"It is somewhat analogous. The respondent mother in [that] case was not incarcerated but was in a psychiatric hospital when there was a motion to continue termination. The court denied the motion. The court was affirmed and said that although mother had [a] statutory right to be present at a hearing to terminate parental rights, presence is not mandatory, and she was represented by counsel who had effectively essentially represented her interest by cross-examining and pursuing the duties that are necessary to properly represent [sic] counsel.¶ 23 Respondent's counsel made a formal objection to the proceedings moving forward and argued that it violated respondent's due process rights for the termination hearing to be held in his absence. Counsel contended that respondent had a right to be present at these proceedings and he had not voluntarily waived that right. The court noted the objection for the record and the termination hearing proceeded. ¶ 24 Brianna Brand testified that she was a foster care supervisor for Children's Home and Aid. J.M. had been part of her caseload since January 22, 2019. Brand had telephoned respondent on April 22, 2019, but did not reach him. She left respondent a voice mail, but he did not return her phone call. On cross-examination, Brand said that there had been a few different caseworkers assigned to this case. She did not know if any caseworkers visited respondent 's home when J.M. was living with him prior to September 30, 2018. She also said that previous caseworkers had attempted to contact respondent but that he did not return those calls either. Although she had been J.M.'s caseworker since January 2019, she did not attempt to call respondent until April 2019. She also did not reach out to respondent's counsel in Milwaukee, contact the Milwaukee State's Attorney's office, or respondent's mother. Respondent never completed an Integrated Assessment and Brand did not know if respondent was given a copy of the service plan. ¶ 25 The State then asked the court to take judicial notice of the conviction in 18-CF-4765 from Milwaukee County, "child abuse, intentionally cause harm." The conviction was admitted into evidence. The State and the GAL indicated that they did not have any further witnesses to present. The court asked respondent's counsel to present its case. Counsel responded, "[j]udge, while I would like to call [respondent] as a witness, he is unable to appear as he is in custody in Milwaukee County. I have no further witnesses." ¶ 26 In closing arguments, the State noted that when J.M. went to the hospital after his father had abused him, he had 57 different bruises to his face, chest, arms, legs, buttocks and back. The bruises were in various colors. He also had liver damage because of the beating. J.M. said that his father had injured him, and that it was not the first time he had done so. The State argued that the abuse had occurred repeatedly over the course of weeks. For these reasons, the State asked the court to find that it had met its burden on all three counts in its motion to terminate respondent's parental rights. ¶ 27 Respondent's counsel argued that respondent had custody of J.M. from January 17, 2018, until the abuse occurred around September 30, 2018. Therefore, he claimed, had some other abuses occurred prior to that time it would have been noticed by someone. As to the injurious environment count, counsel contended that the State did not provide enough information to prove that count. As for the depravity count, counsel argued that the State provided no evidence that respondent had been convicted of the three felonies needed to prove such a count. Finally, counsel argued that respondent's incarceration was not a reason in and of itself to terminate his parental rights and the State had failed to meet its burden on any of the counts in its motion to terminate parental rights. ¶ 28 The GAL agreed with the State that the motion to terminate parental rights should be granted. On July 29, 2019, the parties, minus respondent, appeared in court and the trial court issued its ruling. As to count I, that respondent inflicted extreme or repeated cruelty to J.M., the court relied on the initial assessment from the Milwaukee juvenile case to conclude that the repeated battering of J.M. could only be described as torture. Therefore, it found count I proven by clear and convincing evidence. The court also found that count II was proven by clear and convincing evidence because the beating created an injurious environment for J.M. Finally, the court held that count III, depravity, had been proven by clear and convincing evidence because section (D)(i)(7) of the Adoption Act defined depravity as "an act that constitutes an offense of aggravated battery against any child." 750 ILCS 50/1(D)(i)(7) (West 2018). It noted that although respondent was convicted in Wisconsin, the conduct for which he was convicted was classified as an aggravated battery in Illinois. The State had also shown that respondent had an "inherent deficiency of moral sense and rectitude." ¶ 29 After evidence was presented as a best interest hearing the trial court found that it was in J.M.'s best interest that respondent's parental rights be terminated. Respondent timely appealed.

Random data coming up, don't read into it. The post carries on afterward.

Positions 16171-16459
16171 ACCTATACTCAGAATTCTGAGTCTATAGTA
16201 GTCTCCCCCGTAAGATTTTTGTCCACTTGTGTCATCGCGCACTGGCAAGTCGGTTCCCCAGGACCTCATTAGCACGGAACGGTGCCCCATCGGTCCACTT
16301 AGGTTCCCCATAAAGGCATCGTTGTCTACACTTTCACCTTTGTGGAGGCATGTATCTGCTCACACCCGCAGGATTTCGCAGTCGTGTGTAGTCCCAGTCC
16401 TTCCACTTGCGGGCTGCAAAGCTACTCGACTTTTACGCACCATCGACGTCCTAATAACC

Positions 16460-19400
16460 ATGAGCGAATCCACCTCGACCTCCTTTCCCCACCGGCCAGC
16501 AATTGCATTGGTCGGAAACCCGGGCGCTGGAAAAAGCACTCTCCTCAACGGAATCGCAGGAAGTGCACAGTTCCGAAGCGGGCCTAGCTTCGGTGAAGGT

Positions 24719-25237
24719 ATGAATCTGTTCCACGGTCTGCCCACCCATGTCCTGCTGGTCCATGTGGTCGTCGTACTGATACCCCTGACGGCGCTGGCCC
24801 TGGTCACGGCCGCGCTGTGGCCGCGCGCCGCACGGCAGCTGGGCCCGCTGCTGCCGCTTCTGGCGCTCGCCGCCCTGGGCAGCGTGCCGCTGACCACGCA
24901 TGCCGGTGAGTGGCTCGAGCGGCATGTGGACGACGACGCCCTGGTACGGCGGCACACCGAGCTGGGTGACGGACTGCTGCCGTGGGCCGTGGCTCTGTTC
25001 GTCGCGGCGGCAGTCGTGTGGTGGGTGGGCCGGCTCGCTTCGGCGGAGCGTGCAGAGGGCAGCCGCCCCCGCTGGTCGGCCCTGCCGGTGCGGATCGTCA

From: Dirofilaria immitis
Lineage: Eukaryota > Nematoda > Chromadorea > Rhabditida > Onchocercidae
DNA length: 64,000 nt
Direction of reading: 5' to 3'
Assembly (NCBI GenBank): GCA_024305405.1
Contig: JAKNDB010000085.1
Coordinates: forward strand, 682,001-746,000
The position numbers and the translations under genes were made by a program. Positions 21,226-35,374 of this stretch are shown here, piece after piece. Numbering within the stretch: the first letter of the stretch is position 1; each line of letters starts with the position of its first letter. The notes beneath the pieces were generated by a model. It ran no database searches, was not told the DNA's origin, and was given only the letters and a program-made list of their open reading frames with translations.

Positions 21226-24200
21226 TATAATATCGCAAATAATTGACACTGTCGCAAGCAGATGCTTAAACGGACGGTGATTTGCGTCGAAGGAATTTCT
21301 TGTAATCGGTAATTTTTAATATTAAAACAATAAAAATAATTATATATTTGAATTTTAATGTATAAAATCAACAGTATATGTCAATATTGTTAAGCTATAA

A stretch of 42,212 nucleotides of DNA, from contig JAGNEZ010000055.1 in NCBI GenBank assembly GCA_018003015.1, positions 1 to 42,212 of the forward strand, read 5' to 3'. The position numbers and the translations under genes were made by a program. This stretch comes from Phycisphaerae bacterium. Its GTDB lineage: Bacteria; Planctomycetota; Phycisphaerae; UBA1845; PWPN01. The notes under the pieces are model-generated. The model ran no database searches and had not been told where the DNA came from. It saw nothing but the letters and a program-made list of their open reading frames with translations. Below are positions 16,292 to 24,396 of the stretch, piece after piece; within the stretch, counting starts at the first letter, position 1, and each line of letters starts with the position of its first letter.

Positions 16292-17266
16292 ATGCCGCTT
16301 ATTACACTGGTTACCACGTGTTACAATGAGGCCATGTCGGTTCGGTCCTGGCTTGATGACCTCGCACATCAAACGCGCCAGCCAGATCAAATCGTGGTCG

So, he is incarcerated. He is not present, but he is represented by counsel, and we are set for hearing. I believe this case is close enough to analogize that it would not violate the father's due process rights to proceed. So, we will proceed on that basis. We will go from there."